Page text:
Porous pavements are a Low Impact Development (LID) technology for reducing runoff from paved surfaces. The pavement system is designed to include pores in the top layer so that rainfall and runoff can percolate down into the aggregate layers below. The water can then accumulate in the aggregate layer and infiltrate into the underlying soil. A useful website with an overview of porous pavement systems can be found here.
Benefits of porous pavements include:
- Reduced runoff from paved surfaces
- Capture of pollutants within the runoff on site rather than allowing them to flow downstream
- Increased ground water recharge and reduced runoff volume from a land development
However, porous pavement systems have limitations that need to be considered before deciding on whether to use them in design. These include:
- Weaker pavement structure – The introduction of pores into the pavement is achieved by removing fine aggregate from the mix design. The pores reduce the load bearing capacity of the pavement limiting its application to parking lots, and low use roads that do not carry heavy vehicles
- Increased maintenance requirements – Sediment particles can become trapped in the pores of the pavement preventing runoff from percolating through the surface layer and reducing the efficacy of the pavement. Regular flushing or cleaning is required or additional sediment control structures need to be installed around the pavement.
- More complex design – There are many cases in which the infiltration capacity of the soil is inadequate and drainage pipes are required in the pavement aggregate layer. This means that a hydraulic design as well as a structural design is required.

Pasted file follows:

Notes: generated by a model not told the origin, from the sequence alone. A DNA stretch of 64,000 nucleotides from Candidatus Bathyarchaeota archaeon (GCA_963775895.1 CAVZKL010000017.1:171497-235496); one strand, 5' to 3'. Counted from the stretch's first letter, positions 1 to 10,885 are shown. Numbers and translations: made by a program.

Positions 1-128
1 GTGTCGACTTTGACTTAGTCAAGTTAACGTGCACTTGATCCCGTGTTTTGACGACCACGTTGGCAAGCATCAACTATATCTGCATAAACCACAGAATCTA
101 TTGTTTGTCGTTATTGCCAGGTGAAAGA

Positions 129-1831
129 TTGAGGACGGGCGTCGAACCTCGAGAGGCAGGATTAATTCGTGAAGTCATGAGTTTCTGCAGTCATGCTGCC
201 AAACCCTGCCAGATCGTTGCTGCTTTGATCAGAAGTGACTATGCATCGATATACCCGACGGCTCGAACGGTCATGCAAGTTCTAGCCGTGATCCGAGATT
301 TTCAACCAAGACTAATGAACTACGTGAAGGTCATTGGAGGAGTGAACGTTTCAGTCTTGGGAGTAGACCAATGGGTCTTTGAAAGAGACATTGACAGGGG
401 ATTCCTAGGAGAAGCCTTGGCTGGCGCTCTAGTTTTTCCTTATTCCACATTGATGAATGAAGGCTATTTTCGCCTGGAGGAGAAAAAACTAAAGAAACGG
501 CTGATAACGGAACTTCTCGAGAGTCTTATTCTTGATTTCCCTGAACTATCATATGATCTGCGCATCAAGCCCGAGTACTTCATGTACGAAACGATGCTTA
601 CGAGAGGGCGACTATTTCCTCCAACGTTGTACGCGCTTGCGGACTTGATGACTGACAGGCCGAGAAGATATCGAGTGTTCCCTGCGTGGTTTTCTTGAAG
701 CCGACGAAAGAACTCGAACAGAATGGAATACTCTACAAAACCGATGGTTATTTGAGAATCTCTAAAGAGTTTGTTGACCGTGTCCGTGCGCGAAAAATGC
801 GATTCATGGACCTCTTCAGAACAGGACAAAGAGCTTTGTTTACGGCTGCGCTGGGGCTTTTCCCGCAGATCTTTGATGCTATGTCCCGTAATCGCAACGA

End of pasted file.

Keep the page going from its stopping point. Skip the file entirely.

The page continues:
- More complex installation – The process of pavement construction is more complex as care needs to be taken to prevent surface sealing and ensure that the pavement porosity is adequate to meet the design needs.
This page focuses on the hydraulic behavior of porous pavement systems. For a more detailed overview of such systems see chapter 14 of the recently published Handbook of Environmental Engineering.
Porous pavement systems fundamentally behave like detention ponds with the pond volume being the volume of the pores within the pavement and aggregate layers. As such, porous pavements can be analyzed using a pond routing model. The pond has three potential outflows: infiltration into the soil below the pavement, outflow through porous pipe under-drains, and overflow along the pavement surface if the pores become fully flooded. This model was formalized by Schwartz (2010) who defined an effective curve number for a given porous pavement. This was later extended into a preliminary design tool by Martin and Kaye (2014) who developed design charts for sizing porous pavements given a desired effective curve number.
The effective curve number can be used for a preliminary assessment of the viability of porous pavement systems, however full hydraulic design requires more analysis. The primary goal of hydraulic design is to eliminate surface runoff and maximize infiltration into the subsoil and resulting ground water recharge. If the underlying soil has a high infiltration capacity then the pavement may not need an under-drain. In this case the surface pavement layer should be designed for its mechanical properties and the depth of the sub-base layer of aggregate should be sized to ensure that the pavement does not fully flood. This may require routing the appropriate design storm through the system for different aggregate depths until an acceptable/optimal depth can be established.
In the case of a system in which the sub-soil has low infiltration capacity, that is, an infiltration capacity that results in the need for an unacceptably deep sub-base aggregate depth, one or more under-drains is needed. An under-drain behaves like an orifice. See Murphy et al. (2014). In this case the total under-drain effective outflow area should be sized and located vertically so that the outflow rate through the under-drains when the pavement is full is greater than the peak inflow due to rainfall on the pavement surface for the appropriate design storm.